BY BRIAN McGILLIVARY
TRAVERSE CITY —
Megan Crandall no longer visits Traverse City beaches after repeated harassment by drunken people.
Crandall, a city resident and member of the board for Traverse City Area Public Schools, urged the city commission Monday night to do more than adopt an ordinance banning all alcohol in three city parks. She called the city's efforts to address the problem of derelicts "folly" because the ordinance won't be enforced.
"I'd rather see it done right than adding one more ordinance that won't be used," Crandall said.
The city bans everything but beer and wine in its parks. It recently banned beer and wine in the Jay Smith Walkway. The commission voted Monday to include Lay and Hannah parks on Union Street just south of the Boardman River and American Legion Park off Cass Street across from United Methodist Church to the all-alcohol ban.
"You have to do what you can and this is a good first step," said Commissioner Mary Ann Moore.
Commissioners agreed to revisit the issue at their next study session on Dec. 10 at 7 p.m.
The Central Neighborhood Association asked Commissioner Jim Carruthers to seek the alcohol ban at Hannah Park.
"People are sleeping in the bushes overnight," Carruthers said. "They leave their refuse, their garbage, there's human waste. There's a lot going on down there."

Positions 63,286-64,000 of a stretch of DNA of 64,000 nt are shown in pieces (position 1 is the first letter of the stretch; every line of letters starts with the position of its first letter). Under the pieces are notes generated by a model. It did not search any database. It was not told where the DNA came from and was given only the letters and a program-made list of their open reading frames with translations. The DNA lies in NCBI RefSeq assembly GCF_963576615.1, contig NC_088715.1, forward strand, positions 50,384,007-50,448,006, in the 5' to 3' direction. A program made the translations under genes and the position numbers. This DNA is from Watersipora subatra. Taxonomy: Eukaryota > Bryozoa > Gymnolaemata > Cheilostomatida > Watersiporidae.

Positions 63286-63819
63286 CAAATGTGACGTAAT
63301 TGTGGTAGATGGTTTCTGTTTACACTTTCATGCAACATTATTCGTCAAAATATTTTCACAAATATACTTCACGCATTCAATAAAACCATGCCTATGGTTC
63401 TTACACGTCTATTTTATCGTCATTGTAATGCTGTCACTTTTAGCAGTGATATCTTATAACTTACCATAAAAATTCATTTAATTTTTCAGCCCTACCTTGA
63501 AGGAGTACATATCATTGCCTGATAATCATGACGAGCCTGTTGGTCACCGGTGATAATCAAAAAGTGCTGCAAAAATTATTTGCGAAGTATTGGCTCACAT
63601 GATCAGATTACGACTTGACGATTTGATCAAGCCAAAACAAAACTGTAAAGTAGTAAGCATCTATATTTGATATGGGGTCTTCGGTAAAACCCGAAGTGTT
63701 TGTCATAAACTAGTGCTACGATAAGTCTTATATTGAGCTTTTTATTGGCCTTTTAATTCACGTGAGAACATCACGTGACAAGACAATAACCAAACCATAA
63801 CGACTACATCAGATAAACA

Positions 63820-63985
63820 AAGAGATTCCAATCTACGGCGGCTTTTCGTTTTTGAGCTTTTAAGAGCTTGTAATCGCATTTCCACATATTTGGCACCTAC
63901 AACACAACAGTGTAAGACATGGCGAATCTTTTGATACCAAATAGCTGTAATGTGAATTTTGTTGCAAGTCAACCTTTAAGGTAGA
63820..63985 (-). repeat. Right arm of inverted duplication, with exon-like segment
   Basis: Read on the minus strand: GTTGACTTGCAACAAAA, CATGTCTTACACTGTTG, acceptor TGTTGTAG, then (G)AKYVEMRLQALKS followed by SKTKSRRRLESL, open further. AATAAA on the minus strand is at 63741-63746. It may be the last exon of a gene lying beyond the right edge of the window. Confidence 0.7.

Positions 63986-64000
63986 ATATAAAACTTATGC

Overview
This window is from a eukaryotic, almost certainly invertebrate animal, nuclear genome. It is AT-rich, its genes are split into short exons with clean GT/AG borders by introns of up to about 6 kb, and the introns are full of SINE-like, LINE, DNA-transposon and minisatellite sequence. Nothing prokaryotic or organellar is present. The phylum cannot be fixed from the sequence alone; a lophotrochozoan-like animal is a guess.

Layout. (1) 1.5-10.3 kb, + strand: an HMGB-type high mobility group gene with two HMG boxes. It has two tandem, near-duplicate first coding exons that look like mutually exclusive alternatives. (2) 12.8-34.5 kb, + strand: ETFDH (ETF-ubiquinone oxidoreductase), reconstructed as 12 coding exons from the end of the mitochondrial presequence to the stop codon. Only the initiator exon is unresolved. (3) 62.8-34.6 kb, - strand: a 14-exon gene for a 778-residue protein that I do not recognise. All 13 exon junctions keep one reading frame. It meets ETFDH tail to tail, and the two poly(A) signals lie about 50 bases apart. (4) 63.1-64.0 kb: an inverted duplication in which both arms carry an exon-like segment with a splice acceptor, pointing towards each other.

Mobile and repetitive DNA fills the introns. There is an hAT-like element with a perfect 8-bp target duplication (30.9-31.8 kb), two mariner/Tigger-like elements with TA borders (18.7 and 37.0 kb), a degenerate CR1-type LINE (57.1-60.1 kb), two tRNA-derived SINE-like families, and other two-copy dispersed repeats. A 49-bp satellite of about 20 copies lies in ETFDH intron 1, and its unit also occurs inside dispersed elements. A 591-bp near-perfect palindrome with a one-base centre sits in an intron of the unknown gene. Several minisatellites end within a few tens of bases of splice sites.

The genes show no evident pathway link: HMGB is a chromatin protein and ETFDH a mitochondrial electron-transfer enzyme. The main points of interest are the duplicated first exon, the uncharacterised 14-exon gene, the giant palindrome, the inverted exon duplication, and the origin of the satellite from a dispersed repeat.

City police recommended the addition of Lay and American Legion parks because they are close to downtown churches that provide meals and other services to the homeless. Mayor Michael Estes called the alcohol ban a "Band-Aid" and urged a broader approach.
"This is not going to solve the homeless issue and problems associated with it," Estes said. "We'll be back with some other Band-Aid proposal in two weeks, or two months down the road."
Commissioner Michael Gillman said the problem stems not from the homeless but a hard-core group of about a dozen troublemakers who keep the citizens from enjoying their parks.
But Commissioner Barbara Budros said the commission needs to look beyond just the troublemakers in crafting a solution.
"I firmly believe we need to do more, not just about the troublemakers, but the homeless and people who aren't getting the services they need," she said.
Estes encouraged all citizens with concerns or suggestions to contact a city commissioner or city staff before Dec. 10.